Two years of Aquino Presidency: Increasing repression of political prisoners
Alan Jazmines stealthily transferred to Bicutan jail without notice and valid reason—Karapatan
Government authorities should immediately explain the sudden, stealthy transfer of political prisoner Alan Jazmines from the Philippine National Police (PNP) Custodial Center in Camp Crame to Camp Bagong Diwa in Bicutan early this morning of June 29.
Marie Hilao-Enriquez, chairperson of Karapatan slammed the move “because it reeks of treachery. Alan Jazmines was not even allowed to call his legal counsel and the Custodial Center has not provided any reason for the haste in Jasmines’s transfer.”
“The chairperson of the Commission on Human Rights (CHR) should likewise answer for the PNP’s action. We learned that she was with Supt. Cesar Magsino, chief of the PNP Custodial Center, when Jazmines was transported to Bicutan. The CHR chairperson could have at the very least facilitated Jazmines’s request to talk to his lawyers,” added Hilao-Enriquez.
Earlier, Karapatan submitted to CHR complaints on the ill-treatment and increasing restrictions of political prisoners at the PNP Custodial Center and at the Fort Bonifacio Headquarters, PA Custodial Center, 191stMPBn., HHSG, PA where Tirso Alcantara, another NDF consultant, remains in solitary confinement for over a year and a half already, in complete violation of RA 7438, the law that supposedly enumerates the rights of a detained, accused person.
Alan Jasminez is among the 14 peace consultants of the National Democratic Front of the Philippines (NDFP) currently detained in various jails in the country, whose releases are being sought for by the NDFP Panel. Ramon Patriarca, another NDFP detained consultant in Cebu experienced a similar treatment. On January 25, 2012 he was, without notice, taken straight to a military stockade in the AFP-Central Command in Camp Lapu-Lapu, Lahug, Cebu City after attending a hearing and did not even have time to pack his things.
In the past, several attempts were made to isolate Alan Jazmines from his co-detainees in Camp Crame. Jazmines recently figured in the news when he wrote a letter to the Department of Justice, CHR and Karapatan saying that “The FBI maintains an office inside the detention center itself and in a unit in a nearby condominium…”
Hilao-Enriquez said that “the pattern of repression of political prisoners is becoming evident as shown in the case of Jazmines, Alcantara and Patriarca. For two years, Aquino has not lifted a finger to act positively on the situation of the political prisoners who are unjustly detained. He has instead allowed the plight of the political prisoners to worsen, to the point of even betraying and forgetting his own father’s sufferings in jail.” ###
Reference: Marie Hilao Enriquez, Chairperson, 0917-5616800 Angge Santos, Media Liaison, 0918-9790580
We, the family, friends and supporters of Renante Gamara strongly call for his immediate and unconditional release. On April 3, 2012, at around 1:00 in the afternoon in Las Pinas City, Tatay Renante and his friend Santiago Balleta were illegally arrested, blindfolded and handcuffed by eight civilian men who later introduced themselves as members of Intelligence Service of the Armed Forces of the Philippines (ISAFP) and Criminal and investigation and Detection Group (CIDG-NCR). Tatay Nante and his friend were brought and illegally detained at the Philippine National Police Headquarters, Camp Crame, Quezon City.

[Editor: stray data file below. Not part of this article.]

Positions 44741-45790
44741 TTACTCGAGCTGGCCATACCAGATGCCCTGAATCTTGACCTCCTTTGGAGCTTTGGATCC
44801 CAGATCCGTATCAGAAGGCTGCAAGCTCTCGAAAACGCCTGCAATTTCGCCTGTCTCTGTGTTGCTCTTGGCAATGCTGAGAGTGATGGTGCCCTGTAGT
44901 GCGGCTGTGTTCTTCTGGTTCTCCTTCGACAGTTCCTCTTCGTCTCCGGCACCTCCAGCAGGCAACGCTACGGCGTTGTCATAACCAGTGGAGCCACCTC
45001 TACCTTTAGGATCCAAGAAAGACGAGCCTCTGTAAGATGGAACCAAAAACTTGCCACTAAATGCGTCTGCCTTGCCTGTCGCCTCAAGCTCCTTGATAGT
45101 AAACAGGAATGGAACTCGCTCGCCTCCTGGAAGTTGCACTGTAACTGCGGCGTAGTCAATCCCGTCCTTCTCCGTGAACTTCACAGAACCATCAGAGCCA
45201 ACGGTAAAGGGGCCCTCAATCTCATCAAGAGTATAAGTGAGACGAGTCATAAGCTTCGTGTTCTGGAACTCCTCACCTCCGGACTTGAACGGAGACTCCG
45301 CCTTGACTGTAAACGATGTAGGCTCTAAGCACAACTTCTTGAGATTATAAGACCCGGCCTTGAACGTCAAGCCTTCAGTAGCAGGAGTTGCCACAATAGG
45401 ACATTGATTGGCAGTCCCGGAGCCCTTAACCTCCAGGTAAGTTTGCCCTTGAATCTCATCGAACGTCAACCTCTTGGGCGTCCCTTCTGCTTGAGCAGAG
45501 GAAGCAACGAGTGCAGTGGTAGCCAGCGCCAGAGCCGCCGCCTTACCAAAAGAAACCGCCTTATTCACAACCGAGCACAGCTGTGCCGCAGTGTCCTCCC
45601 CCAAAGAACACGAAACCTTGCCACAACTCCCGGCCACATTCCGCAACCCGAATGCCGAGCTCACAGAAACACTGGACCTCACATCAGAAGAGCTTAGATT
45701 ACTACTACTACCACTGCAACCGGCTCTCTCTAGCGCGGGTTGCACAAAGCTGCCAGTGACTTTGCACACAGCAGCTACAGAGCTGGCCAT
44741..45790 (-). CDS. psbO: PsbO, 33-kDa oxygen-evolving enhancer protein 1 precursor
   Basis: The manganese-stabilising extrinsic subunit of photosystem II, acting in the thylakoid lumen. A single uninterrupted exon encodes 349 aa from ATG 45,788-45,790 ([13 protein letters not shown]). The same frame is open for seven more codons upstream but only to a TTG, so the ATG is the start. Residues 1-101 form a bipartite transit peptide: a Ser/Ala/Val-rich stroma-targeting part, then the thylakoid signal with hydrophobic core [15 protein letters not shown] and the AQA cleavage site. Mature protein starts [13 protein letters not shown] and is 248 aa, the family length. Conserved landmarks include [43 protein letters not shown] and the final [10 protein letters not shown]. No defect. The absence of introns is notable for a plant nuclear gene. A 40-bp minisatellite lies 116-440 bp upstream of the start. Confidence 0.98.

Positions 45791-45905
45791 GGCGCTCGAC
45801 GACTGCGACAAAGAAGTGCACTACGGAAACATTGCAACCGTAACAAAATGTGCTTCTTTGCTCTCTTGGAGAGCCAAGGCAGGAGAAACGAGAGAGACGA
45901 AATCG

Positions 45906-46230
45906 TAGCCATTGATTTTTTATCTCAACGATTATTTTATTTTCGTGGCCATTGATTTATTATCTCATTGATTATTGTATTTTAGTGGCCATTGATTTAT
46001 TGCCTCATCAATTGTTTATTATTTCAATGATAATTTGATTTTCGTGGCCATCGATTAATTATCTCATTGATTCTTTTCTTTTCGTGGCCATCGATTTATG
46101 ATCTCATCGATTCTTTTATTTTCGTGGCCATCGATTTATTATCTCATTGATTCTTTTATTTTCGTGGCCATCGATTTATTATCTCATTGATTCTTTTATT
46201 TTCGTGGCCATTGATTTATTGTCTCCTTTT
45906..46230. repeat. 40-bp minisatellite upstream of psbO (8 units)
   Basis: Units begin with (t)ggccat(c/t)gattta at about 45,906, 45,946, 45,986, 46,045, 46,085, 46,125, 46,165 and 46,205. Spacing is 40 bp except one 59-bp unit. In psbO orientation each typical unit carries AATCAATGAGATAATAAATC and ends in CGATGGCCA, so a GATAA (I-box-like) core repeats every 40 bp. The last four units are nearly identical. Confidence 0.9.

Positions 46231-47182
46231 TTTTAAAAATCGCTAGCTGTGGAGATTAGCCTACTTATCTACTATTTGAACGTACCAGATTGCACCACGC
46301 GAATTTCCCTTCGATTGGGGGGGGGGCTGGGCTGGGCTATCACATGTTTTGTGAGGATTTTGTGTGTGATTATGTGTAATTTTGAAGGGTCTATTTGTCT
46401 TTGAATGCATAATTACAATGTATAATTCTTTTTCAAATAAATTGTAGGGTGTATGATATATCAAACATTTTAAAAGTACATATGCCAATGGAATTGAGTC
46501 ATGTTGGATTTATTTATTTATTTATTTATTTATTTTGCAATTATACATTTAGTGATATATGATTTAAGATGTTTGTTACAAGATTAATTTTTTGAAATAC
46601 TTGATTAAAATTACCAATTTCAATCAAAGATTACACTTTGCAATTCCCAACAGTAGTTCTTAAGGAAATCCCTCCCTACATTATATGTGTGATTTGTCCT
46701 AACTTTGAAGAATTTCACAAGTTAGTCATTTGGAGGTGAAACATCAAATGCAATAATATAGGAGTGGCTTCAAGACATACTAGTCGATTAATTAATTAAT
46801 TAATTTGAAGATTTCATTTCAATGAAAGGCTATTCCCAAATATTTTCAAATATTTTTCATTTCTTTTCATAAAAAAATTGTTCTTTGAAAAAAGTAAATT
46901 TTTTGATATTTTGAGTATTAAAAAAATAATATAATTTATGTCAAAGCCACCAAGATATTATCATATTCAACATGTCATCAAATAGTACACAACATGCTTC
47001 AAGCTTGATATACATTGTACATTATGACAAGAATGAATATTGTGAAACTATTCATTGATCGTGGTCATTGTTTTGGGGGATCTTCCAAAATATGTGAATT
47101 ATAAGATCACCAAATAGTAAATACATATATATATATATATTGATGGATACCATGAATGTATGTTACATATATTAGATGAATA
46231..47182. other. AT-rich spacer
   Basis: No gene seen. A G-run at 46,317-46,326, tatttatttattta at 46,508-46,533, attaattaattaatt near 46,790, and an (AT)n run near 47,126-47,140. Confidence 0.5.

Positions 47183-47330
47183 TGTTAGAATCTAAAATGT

We strongly denounce the illegal, unjust and inhumane arrest and prolonged detention of Renante Gamara. We are saddened that after 39 years, the dark era of martial law and warrantless arrest still exist. Renante Gamara was arrested without warrant of arrest, was denied of his liberty and due process and treated like a criminal. He was arrested of a case that he did not commit. The ISAFP and CIDG use an amended warrant of arrest putting the name of Renante Gamara to a kidnapping with murder case which was filed against a certain “Ka Mike” and 37 other aliases on May 2007 in Mauban, Quezon Province. The next day, on April 4, 2012, ISAFP and CIDG issued a statement to the media accusing Renante Gamara as a top ranking communist leader and secretary of the Metro Manila Regional Party Committee. It is alarming that anyone can be charged of criminal cases for simply linking aliases to persons like Tatay Nante and many other human rights defenders. We are worried that these fabricated charges will stigmatize Renante Gamara as a criminal.
We believe that this is another gross violation to human rights especially to the international covenant on civil and political rights. We are deeply concerned that the illegal arrest and prolonged detention of Renante Gamara is because of his long history and activities of defending the rights and welfare of the workers and of the poor. Tatay Nante was a worker at the General Motors Philippines- a multinational automobile company on 1978. It was collective bargaining agreement negotiations period that the said company wanted to close the factory and Renante Gamara was one of the workers who actively fought for the defense of their jobs and wages. He then became a shop steward and directly involved in the organizing and campaign activities of their union and this was the start of his advocacy. He was offered a supervisory position but he turned it down and chose to serve and be with the rank and file workers.